Not only do the Spartans look silly on board an airplane with their ancient warrior costumes, the mixture of white terrorists in plain every- day clothes with their Orientalized leader Jerxes in an antiquated costume also strikes the audience as totally incongruent. With his queer gear, he rather matches his Spartan adversaries, of whom one passenger wonders: The clash of civilizations that in is represented through stylized scenes of violence and sexual innuendos tinged with a fascist aesthetics has been taken here to its absurd extreme.
In United such crude humor unques- tionably exposes and even subverts the homophobic racism and the poli- tics of enemy stereotyping of its predecessors. They are ambushed at a poorly-manned outpost that is near the scene of a massacre a decade earlier of French soldiers during the First Indochina War.
He thinks it fatal to rely on the notion of a racially pure, i. Instead of Sparta, now it is America that faces the threat from Persia. In its retelling of the story of Thermopylae, embraces the mythos of the battle rather than the historical truth of the era, and in doing so becomes an elaborate bit of present-day pro-war propaganda.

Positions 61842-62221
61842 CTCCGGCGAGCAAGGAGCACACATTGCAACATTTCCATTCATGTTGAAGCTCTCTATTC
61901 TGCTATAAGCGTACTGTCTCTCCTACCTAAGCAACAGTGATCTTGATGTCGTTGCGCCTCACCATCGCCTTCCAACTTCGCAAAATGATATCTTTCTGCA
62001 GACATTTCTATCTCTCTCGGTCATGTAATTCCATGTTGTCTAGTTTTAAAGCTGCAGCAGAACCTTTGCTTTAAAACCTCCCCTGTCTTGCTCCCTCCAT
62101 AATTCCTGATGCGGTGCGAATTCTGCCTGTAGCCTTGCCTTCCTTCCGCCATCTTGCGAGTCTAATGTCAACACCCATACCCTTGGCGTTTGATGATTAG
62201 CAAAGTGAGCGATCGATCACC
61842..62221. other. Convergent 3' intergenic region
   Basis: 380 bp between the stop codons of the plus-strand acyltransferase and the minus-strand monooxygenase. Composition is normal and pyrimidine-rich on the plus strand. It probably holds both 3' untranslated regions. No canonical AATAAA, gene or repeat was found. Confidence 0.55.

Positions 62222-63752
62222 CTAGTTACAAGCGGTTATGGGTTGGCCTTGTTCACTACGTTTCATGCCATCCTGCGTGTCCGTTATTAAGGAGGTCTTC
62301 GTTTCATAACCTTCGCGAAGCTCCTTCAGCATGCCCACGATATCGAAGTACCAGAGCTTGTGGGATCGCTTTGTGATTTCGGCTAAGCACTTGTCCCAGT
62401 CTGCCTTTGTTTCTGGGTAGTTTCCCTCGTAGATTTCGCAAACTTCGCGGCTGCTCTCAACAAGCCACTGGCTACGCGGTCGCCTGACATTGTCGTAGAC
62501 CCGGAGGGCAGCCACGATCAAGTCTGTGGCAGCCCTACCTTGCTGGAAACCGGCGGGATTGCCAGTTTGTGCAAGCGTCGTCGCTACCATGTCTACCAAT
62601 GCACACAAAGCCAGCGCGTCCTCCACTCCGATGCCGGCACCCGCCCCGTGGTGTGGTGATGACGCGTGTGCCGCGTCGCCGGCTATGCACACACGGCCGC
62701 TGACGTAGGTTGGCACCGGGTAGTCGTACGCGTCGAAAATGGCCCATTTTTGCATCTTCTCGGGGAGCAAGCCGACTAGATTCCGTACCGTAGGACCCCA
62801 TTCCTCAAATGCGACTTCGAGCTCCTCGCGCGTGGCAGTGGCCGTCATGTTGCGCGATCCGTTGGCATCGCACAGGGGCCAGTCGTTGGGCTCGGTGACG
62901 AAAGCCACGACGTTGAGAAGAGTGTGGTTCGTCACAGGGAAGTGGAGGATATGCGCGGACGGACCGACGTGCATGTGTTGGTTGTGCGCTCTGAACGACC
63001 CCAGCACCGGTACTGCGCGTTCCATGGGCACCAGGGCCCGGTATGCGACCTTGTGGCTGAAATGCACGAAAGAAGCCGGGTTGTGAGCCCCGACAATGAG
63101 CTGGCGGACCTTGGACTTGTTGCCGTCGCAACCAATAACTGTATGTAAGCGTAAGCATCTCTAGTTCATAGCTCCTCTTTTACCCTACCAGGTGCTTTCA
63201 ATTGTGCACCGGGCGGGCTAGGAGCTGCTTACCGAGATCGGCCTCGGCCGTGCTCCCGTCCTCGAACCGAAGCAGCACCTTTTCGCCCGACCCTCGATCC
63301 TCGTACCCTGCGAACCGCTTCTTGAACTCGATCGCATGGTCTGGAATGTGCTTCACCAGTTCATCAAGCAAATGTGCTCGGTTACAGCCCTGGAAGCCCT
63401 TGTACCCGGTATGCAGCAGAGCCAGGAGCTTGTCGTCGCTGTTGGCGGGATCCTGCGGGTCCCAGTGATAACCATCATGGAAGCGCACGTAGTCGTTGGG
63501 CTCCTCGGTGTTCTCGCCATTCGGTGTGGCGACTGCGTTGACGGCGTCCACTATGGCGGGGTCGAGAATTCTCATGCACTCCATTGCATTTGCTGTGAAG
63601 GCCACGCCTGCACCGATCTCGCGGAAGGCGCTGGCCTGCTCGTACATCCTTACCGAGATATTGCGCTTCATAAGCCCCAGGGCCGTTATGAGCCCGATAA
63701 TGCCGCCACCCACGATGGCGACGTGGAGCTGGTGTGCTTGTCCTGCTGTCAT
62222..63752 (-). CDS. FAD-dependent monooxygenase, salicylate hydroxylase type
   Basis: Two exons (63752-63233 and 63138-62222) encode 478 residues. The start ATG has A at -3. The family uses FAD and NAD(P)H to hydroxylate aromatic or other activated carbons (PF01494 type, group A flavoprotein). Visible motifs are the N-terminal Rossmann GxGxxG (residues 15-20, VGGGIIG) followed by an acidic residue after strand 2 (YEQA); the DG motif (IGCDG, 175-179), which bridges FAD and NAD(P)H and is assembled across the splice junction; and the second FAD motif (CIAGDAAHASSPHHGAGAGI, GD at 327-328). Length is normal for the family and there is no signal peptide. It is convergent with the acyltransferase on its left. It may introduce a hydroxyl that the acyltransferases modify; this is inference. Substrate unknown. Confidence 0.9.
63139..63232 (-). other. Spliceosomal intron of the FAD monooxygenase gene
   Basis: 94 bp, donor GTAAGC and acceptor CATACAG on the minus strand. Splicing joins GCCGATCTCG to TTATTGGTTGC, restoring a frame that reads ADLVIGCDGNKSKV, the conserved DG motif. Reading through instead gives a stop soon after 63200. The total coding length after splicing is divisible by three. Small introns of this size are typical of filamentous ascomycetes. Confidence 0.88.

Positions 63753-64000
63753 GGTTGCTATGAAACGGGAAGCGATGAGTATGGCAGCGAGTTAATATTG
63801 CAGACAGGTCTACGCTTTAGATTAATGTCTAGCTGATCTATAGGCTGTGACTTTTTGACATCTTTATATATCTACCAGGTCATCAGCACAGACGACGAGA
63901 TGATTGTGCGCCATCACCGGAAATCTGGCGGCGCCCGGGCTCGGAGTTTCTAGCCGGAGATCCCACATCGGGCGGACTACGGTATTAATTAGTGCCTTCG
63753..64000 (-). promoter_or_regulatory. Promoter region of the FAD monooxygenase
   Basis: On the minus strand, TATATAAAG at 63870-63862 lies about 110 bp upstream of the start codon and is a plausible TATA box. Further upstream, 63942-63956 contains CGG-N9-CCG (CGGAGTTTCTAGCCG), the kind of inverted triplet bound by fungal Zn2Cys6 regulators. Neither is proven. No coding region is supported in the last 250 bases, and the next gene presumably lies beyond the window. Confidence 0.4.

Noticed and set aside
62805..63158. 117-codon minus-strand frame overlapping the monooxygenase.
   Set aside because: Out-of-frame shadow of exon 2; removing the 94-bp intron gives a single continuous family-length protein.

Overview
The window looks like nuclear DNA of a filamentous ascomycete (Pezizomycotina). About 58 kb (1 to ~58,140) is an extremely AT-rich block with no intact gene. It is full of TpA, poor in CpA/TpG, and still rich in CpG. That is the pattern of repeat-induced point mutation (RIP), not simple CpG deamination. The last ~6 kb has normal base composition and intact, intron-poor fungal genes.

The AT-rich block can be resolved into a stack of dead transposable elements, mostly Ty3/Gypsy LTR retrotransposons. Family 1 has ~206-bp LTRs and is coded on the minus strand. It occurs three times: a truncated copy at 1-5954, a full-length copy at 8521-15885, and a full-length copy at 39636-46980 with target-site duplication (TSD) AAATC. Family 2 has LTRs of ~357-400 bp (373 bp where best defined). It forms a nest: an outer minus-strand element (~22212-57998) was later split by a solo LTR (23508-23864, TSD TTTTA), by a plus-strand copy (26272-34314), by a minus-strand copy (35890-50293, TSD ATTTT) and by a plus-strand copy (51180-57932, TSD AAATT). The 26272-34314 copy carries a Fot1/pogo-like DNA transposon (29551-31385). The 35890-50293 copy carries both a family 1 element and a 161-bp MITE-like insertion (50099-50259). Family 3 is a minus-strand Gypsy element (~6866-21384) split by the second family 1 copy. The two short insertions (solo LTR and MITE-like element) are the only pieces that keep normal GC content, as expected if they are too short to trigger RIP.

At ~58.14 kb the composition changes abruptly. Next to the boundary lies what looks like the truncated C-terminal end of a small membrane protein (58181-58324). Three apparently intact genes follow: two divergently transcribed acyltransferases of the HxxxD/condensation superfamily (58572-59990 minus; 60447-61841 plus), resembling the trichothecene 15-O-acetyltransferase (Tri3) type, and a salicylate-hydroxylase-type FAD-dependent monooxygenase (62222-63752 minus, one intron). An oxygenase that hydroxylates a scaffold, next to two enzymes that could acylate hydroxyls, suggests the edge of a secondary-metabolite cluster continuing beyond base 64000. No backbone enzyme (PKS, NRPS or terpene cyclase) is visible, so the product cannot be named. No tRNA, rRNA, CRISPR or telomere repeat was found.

- 300 (2007)
Even though the law did not pass, this effort nevertheless speaks of a cultural climate in which it has become possible to repeal the already legalized possibility of a homosexual marriage in seemingly gay-friendly California. Robert Rushing ironically yet succinctly points out the aesthetic-political agenda of as pertaining to the tradition of the per- formance of ambiguous heteronormativity in the historical epic: In contrast, the two spoofs on certainly push the Spartan legend to its absurd comic extremes, unearthing the cartoonish qualities of a frozen myth in the case of Meet the Spartans and disclosing the exaggerated cult of maleness as part of the war machinery in the case of United They also address social norms and as such take part in the longstanding cen- tral agenda of satire.
Such code switches make serious fun of the politics of heteronormativity by queering the celebrated legend of the three hundred Spartans. Rutgers University Press, The Year of Thermopylae London: Queer Fictions of the Past: History, Culture, and Difference Cambridge: Cambridge University Press, Structuralism, Linguistics and the Study of Literature London: Parody as Film Genre: Palgrave Macmillan, 97— One Hundred Years of Homosexuality: Godley; Pax Librorum,accessed June 6,http: A Theory of Parody: Miller, Frank and Lynn Varley.
Dark Horse Books,